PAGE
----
In recent months, markets have been laser-focused on every scrap of economic data for evidence on whether inflation is coming down or a recession is approaching. Unfortunately, that data suffers from a growing problem: reduced responses from the people whose activity it seeks to measure.
“There’s more data than there has ever been in the history of the world,” said Torsten Slok, the chief economist of Apollo Global Management Inc. “But the Fed has a dual mandate that’s called inflation and employment. That’s why financial markets spend the vast majority of their time on those two items.”
Both are drawn largely from surveys of businesses and households, and “the response rates are going down on both,” he said.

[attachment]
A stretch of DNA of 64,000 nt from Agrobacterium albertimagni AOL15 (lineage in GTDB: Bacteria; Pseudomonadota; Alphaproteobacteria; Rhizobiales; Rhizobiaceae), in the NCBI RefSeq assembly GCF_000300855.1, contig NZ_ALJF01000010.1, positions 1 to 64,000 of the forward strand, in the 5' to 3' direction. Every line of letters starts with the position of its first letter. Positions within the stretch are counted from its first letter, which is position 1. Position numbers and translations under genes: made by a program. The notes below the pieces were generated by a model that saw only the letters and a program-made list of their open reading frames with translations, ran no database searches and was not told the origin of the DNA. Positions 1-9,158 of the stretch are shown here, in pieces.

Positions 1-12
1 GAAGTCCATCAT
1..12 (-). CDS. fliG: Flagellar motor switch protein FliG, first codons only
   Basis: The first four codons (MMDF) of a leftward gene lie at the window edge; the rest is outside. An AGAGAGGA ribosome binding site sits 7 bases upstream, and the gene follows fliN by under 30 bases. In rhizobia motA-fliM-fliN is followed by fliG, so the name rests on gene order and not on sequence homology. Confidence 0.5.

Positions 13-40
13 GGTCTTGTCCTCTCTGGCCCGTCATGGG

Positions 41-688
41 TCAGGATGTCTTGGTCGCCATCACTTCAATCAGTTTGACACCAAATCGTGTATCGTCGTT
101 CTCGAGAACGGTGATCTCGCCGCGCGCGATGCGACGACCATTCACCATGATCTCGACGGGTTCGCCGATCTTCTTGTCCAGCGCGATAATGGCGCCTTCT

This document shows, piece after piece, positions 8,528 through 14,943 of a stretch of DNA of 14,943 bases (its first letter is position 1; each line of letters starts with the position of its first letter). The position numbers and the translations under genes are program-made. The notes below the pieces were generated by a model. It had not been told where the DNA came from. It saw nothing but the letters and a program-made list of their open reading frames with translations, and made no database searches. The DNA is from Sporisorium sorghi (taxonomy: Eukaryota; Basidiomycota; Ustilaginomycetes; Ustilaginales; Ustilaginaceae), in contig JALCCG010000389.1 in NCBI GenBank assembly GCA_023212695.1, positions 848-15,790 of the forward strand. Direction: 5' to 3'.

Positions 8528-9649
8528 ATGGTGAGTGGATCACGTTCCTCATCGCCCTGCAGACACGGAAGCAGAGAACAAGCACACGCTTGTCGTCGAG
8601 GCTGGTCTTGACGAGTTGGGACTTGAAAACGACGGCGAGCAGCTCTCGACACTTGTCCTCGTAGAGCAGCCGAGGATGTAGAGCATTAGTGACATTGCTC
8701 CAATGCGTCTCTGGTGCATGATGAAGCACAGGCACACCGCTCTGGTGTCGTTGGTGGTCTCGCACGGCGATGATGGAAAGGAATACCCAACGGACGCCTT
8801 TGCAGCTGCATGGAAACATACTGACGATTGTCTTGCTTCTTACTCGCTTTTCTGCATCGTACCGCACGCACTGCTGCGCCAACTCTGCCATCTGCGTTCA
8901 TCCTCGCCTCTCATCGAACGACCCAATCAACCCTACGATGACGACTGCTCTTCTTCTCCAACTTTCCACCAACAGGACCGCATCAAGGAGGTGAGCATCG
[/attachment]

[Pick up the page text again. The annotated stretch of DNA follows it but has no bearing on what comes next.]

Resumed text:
This is a problem for two reasons. First, surveying only works if the people it samples are representative of the overall population. When response rates drop, the people who don’t answer might have something in common, biasing the results. Falling response rates are a well-known problem in private polling; it’s one reason some experts think political polls have missed the results of recent presidential elections so badly.
Second, even absent systemic bias, falling response rates mean the data isn’t capturing the true state of the economy. [Continue reading…]